Pura Vida Travels - A Guide To Travel In Latin America








On Saturday we made a pilgramage to another of Juniett's relatives fincas. I swear, I'll be going to Nicaragua for 20 years before I meet all of the relatives. Families are huge in Nicaragua. Everyone seems to have 10 brothers and sisters and hundreds of cousins, aunts, uncles, etc. It's unbelievable how well all of them treat me. Whatever they have is mine as well whenever I'm there. It's very humbling and it definately keeps my life in the proper perspective. When I have the "woe is me's" all I have to do is think back to my times in Nicaragua to realize how good I have it.

Juniett Wants A Baby
Juniett Wants A Baby
Dont Eat The Baby
Dont Eat The Baby
Happy Baby
Happy Baby
Another Nephew
Another Nephew
No Shortage Of Kids
No Shortage Of Kids
Everyone Holds The Baby
Everyone Holds The Baby
Villa Sandino, Nicaragua
Villa Sandino, Nicaragua
Enormous Tree
Enormous Tree
Nice Scenery
Nice Scenery

The "town" we were headed to was called Palmires (not sure on the spelling) and you won't find it on any map. It's either in Chontales or the Southern Autonomous Region of Nicaragua but no one was really sure. The drive takes about 2 hours from Acoyapa with the first 45 minutes on the paved road heading to Neuva Guinea. After that it's a dirt road that winds through the Nicaraguan jungle. Although it's a dirt road, by Nicaraguan standards it's in pretty good shape.

The picture below title "Who Are You?" pretty much sums up Nicaraguan hospitality. About an hour and half into the trip I had to go to the bathroom realllllly bad and the people that lived in that kids house let me use their bathroom. They had a little store in the front of their house so we bought a bunch of stuff to repay them for their kindness.


A Farm Show
A Farm Show
The Water Truck
The Water Truck
Scary Bridge
Scary Bridge
Road To The Finca
Road To The Finca
Who Are You
Who Are You?
Church In Palmires
Church In Palmires
Road To The Finca
Road To The Finca
Cows Relaxing
Cows Relaxing
Is There A Finca Here
Is There A Finca Here
Out Of The Way
Out Of The Way
The Corral
The Corral
Loading Up The Milk
Loading Up The Milk

When we finally reached the end of the road Juniett's uncle and a few cousins were there waiting. They had just dropped off a load of milk and were happy to see us. From there we left the car and walked the rest of the way to the finca since there aren't any roads. It's about an hour walk through the jungle and it's not an easy hike. You have to cross streams, climb through barbed wire fences, etc. to make your way there.


The Road Ends Here
The Road Ends Here
Gearing Up
Gearing Up
Almost Ready
Almost Ready
No Horse For Me
No Horse For Me
Strong Horse
Strong Horse
The Trek Begins
The Trek Begins
A Little Muddy
A Little Muddy
Crossing The Stream
Crossing The Stream
Plenty Of Bamboo
Plenty Of Bamboo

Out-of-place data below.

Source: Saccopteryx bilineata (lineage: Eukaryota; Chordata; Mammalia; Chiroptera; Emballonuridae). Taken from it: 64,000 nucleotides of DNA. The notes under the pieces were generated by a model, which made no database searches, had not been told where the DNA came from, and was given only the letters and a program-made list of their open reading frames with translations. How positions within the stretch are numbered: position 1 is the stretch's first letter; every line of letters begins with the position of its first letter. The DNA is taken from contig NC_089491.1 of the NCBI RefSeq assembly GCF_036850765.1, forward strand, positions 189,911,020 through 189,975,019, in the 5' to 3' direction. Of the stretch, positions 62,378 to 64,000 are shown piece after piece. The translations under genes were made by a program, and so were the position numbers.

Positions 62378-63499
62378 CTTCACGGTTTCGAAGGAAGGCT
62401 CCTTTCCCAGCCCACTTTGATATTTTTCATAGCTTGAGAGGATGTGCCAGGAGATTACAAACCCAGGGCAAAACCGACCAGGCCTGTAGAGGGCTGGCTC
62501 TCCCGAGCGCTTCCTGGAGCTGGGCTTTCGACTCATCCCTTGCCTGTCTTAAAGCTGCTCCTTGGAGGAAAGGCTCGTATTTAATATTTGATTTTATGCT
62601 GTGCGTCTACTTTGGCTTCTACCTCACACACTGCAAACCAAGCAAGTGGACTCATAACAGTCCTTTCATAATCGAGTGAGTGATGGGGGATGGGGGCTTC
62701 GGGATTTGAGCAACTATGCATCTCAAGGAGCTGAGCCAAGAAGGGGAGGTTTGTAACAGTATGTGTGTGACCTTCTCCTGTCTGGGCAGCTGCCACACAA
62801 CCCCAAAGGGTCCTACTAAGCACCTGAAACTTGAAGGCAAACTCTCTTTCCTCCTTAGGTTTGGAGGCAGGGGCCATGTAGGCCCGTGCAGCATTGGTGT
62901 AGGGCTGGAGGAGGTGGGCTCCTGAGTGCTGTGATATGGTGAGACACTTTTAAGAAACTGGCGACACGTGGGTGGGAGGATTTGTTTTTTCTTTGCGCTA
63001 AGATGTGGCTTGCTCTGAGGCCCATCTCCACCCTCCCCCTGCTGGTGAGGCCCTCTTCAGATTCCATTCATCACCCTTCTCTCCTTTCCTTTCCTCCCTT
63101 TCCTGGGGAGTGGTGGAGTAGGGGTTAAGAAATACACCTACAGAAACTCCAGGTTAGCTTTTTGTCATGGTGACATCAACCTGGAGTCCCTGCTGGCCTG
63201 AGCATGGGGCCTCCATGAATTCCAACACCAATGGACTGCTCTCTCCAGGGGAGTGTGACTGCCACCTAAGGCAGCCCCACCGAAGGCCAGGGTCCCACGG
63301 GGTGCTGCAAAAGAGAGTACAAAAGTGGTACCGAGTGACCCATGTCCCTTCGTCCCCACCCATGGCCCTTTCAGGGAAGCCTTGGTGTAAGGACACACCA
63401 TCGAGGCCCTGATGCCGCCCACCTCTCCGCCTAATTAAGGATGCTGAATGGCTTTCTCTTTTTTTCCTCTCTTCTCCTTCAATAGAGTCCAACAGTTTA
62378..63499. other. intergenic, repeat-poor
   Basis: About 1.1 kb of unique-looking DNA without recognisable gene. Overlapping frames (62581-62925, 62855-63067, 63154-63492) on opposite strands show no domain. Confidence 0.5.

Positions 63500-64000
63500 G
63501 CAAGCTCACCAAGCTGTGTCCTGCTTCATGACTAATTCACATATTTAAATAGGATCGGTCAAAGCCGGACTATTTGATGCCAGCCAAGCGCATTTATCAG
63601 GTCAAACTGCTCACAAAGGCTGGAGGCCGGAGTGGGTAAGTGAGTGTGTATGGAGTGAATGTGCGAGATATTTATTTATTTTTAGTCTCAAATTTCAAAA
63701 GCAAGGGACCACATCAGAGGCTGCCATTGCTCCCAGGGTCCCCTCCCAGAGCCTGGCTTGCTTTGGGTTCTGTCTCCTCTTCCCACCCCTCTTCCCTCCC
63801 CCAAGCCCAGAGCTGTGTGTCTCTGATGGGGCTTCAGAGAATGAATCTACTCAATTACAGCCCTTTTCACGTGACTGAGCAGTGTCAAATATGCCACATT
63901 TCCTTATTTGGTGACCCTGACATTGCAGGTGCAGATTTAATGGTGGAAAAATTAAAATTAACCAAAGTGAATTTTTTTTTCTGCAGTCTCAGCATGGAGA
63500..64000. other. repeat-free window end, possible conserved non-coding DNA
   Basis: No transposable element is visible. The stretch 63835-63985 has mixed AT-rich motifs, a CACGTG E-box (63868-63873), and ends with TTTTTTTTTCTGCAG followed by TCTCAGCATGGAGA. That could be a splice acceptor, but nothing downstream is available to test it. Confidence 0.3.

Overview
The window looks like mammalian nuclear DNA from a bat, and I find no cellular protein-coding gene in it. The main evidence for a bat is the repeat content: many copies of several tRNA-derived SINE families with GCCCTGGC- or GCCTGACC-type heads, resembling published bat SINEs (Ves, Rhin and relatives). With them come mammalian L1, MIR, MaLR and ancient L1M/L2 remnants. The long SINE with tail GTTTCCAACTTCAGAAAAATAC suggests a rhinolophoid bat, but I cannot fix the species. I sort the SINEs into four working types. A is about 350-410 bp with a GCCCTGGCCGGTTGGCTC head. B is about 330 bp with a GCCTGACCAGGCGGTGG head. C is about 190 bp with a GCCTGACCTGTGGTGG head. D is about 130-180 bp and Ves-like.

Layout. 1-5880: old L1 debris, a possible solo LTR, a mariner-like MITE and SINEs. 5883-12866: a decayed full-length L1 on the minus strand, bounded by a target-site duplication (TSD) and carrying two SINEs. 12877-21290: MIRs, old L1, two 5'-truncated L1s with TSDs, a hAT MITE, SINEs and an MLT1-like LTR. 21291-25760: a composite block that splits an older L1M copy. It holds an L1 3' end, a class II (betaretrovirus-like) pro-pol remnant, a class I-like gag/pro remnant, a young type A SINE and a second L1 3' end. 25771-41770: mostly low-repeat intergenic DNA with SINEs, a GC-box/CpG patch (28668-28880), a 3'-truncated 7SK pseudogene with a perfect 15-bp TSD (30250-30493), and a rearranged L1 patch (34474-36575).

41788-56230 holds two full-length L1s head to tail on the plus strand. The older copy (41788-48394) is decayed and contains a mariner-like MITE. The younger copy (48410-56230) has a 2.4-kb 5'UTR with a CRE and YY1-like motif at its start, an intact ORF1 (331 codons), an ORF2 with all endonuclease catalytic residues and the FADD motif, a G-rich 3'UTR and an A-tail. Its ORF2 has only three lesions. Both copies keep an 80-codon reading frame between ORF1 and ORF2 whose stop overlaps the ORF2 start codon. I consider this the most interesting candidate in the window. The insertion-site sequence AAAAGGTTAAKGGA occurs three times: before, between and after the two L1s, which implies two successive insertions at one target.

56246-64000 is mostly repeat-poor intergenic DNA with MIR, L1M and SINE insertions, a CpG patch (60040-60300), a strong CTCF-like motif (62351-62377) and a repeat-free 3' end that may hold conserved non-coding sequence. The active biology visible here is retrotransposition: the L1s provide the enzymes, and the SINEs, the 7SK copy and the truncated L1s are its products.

Crawling Through Barbed Wire
Crawling Through Barbed Wire
More Barbed Wire
More Barbed Wire
Not Much Out Here
Not Much Out Here
Break Time
Break Time
Hurry Up People
Hurry Up People
Burned Out Area
Burned Out Area

I should mention that it was brutally hot and humid the day we were there. This time of year (Late May) it rains just about every afternoon in Nicaragua and when combined with the tropical heat it makes it feel like you're in a sauna. When we finally arrived at the finca I was informed that Juniett's uncle was going to slaughter a goat for our dinner later that evening so I know one of the residents (the goat) wasn't all that happy to see us.


Greber Takes A Rest
Greber Takes A Rest
The Finca
The Finca
The Bunkhouse
The Bunkhouse
Not Many Neighbors
Not Many Neighbors
Unhappy Goat
Unhappy Goat
They Have Cows
They Have Cows
Climb A Tree For A Cell Signal
Climb A Tree For A Cell Signal
Spacious Spread
Spacious Spread
 My Future Dinner
My Future Dinner
Monkeys
Monkeys
The Goats Going Down
The Goats Going Down
The Horse Gets A Rest
The Horse Gets A Rest

Finca's in Nicaragua are about as basic a dwelling as you will find anywhere. There is no running water, no sewage system, no electricity, basically, not much other than the essentials of life. This finca, however, did have their own ingenious power plant consisting of a car battery rigged to some electrical outlets. This provides enough power for a small TV and a radio. Of course, they only get 1 TV channel and it's like watching a football game in Buffalo with all the snow but hey, it's better than nothing.

Being an American I was bored after about 7 minutes at the finca so I decided to go out and do a little exploring in the jungle by myself. This was probably not one of the brighter things I've ever done in my life because I went pretty far and I didn't tell anyone that I was leaving. Upon later reflection I really had no idea what kind of animals I might run into or worse yet people. Strangers wandering around in the jungle aren't generally considered welcome guests in the jungles of Nicaragua. Fortunately, nothing happened and I got some nice photos as well.


Straw Saddle Pad
Straw Saddle Pad
The Power Plant
The Power Plant
Finca In Palmires, Nicaragua
Finca In Palmires, Nicaragua
What Are U Lookin At
What Are U Lookin At
Its Pretty Here
Its Pretty Here
I Found A Horse
I Found A Horse
Some Kind Of Nest
Some Kind Of Nest
Exploring The Jungle
Exploring The Jungle
Cool Palm Tree
Cool Palm Tree

When I finally returned to the finca I found my wife relaxing in a hammock and got a lecture about going off into the jungle alone.

Nasty Thorns
Nasty Thorns
Need A Date
Need A Date
Cowboy Haircut
Cowboy Haircut
Fresh Pineapple
Fresh Pineapple
Juniett Relaxing
Juniett Relaxing
Chelseas Bored
Chelseas Bored


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